JP Morgan’s Southern tour ended in May of 1860. JP spent the spring and summer of ’61 working for Peabody and Company in New York. While he was there got involved in a business deal that attracted some criticism.
The US government was spending a lot of money arming its troops for the war, and a businessman named Arthur Eastman offered to upgrade some five thousand obsolete rifles in a government warehouse to current Army standards. The ordinance chief in charge of the guns refused his offer, but agreed to sell him the old guns for $17,500. Meanwhile another businessman negotiated with Union General John C. Fremont (who had run for President in ’56) for the purchase of five thousand reconditioned rifles at a total price of $110,000.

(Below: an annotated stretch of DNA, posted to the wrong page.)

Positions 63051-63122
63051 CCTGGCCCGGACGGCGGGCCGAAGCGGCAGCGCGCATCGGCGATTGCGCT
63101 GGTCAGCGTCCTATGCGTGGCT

Eastman and his partner didn’t have the money to buy the rifles and pay for the upgrades, so they asked Morgan to finance the deal, which he did for a $5,000 fee. The deal was perfectly legal, but it did demonstrate that Morgan and his associates were not particularly patriotic, and that they put their own financial interests ahead of the war effort.
It also shows a contrast between Morgan’s attitude and that of self-made men like Andrew Carnegie. While Carnegie was neglecting his more profitable businesses to keep the trains of the Pennsylvania Railroad running on time, as a contribution to the war effort, Morgan and his partners were taking advantage of bureaucratic incompetence to make a quick financial score.
In 1862 formed a New York company that worked closely with Peabody and Company matching up British investors with investment opportunities in the US.
Next week’s post will examine the interactions of the Morgans, Carnegie, and the Vanderbilts in the post-war United States.